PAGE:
Cricket is a sport enjoyed by hundreds of millions around the globe, mainly in former British colonies.
Britain and the colonies, for example, only accepted it in 1752.
The laws carried over to the American colonies, and would ultimately go on the books in 40 U.S. states.
Spain was raking in huge profits with their New World colonies, mainly by extracting gold and silver.
It remains the receptive petri dish to any and all sorts of colonies of humanity that finally managed to find one another.
The joy it diffused throughout the colonies, long familiarised to disaster, was in proportion to their former disappointments.
The fate of their colonies will be fought in Europe, not here.
With animals standing out in the open and working hard, as they do in India and the colonies, it is not so dangerous.
As for furs and leather and lumber, no other town in the colonies compared with Albany.
Most of the clubs have bedrooms attached, which are much used by travellers in the colonies.
late 14c., "ancient Roman settlement outside Italy," from Latin colonia "settled land, farm, landed estate," from colonus "husbandman, tenant farmer, settler in new land," from colere "to inhabit, cultivate, frequent, practice, tend, guard, respect," from PIE root *kwel- "move around" (source of Latin -cola "inhabitant;" see cycle (n.)). Also used by the Romans to translate Greek apoikia "people from home." Modern application dates from 1540s.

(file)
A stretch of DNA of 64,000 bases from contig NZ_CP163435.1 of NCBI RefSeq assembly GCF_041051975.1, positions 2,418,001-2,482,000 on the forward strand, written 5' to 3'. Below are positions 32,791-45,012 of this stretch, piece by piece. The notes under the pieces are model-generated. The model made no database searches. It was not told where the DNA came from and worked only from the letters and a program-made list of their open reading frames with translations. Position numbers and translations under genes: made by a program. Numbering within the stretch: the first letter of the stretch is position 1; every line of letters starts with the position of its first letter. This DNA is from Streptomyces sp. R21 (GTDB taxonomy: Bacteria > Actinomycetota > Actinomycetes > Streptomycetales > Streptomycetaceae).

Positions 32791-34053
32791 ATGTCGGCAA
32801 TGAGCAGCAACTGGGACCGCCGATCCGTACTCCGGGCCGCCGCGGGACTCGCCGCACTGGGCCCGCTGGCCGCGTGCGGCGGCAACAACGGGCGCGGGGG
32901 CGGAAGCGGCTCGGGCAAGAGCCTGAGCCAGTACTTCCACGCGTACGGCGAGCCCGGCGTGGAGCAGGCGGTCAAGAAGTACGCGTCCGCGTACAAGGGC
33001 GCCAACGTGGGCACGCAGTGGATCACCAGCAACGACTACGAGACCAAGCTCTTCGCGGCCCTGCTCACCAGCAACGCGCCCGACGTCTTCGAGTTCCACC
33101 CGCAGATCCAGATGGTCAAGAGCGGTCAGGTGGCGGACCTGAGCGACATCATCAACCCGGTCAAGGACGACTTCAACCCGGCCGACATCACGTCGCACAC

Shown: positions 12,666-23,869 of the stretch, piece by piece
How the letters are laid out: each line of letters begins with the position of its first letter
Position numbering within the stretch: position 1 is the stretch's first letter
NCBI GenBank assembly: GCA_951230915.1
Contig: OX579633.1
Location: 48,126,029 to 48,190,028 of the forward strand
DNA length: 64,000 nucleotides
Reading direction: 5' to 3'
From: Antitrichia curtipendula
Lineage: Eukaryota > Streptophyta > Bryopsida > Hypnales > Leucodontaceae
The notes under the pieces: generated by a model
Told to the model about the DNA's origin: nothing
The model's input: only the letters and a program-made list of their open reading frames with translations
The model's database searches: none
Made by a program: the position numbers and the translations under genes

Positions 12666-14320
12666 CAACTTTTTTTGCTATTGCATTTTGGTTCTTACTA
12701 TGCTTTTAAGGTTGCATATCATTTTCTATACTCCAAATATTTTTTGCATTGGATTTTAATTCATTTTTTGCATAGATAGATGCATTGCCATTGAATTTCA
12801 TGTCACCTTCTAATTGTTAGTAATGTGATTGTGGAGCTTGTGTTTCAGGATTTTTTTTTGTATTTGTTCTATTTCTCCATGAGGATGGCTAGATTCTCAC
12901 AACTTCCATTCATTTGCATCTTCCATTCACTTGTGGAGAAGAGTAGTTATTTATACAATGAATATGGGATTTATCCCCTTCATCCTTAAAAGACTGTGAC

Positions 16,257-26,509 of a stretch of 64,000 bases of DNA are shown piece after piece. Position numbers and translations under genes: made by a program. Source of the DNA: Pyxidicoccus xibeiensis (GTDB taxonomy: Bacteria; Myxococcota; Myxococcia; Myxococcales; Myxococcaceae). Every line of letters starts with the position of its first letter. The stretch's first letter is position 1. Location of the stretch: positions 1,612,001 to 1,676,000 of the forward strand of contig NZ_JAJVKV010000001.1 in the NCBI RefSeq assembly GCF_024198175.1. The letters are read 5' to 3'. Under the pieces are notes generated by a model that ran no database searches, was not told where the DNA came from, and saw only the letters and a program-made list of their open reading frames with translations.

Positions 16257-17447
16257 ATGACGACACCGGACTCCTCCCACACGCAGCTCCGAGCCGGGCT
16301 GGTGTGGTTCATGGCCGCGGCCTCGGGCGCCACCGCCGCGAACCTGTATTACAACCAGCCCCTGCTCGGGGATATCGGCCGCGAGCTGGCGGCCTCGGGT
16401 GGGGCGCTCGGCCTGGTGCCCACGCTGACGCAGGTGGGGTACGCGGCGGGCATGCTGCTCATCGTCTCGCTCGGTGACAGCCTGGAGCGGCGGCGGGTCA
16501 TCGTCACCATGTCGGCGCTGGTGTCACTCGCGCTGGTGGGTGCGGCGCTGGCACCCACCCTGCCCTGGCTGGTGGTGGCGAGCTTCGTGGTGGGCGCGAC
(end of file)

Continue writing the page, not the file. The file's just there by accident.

colony col·o·ny (kŏl'ə-nē)
A discrete group of organisms, such as a group of cells growing on a solid nutrient surface.
The city of Philippi was a Roman colony (Acts 16:12), i.e., a military settlement of Roman soldiers and citizens, planted there to keep in subjection a newly-conquered district. A colony was Rome in miniature, under Roman municipal law, but governed by military officers (praetors and lictors), not by proconsuls. It had an independent internal government, the jus Italicum; i.e., the privileges of Italian citizens.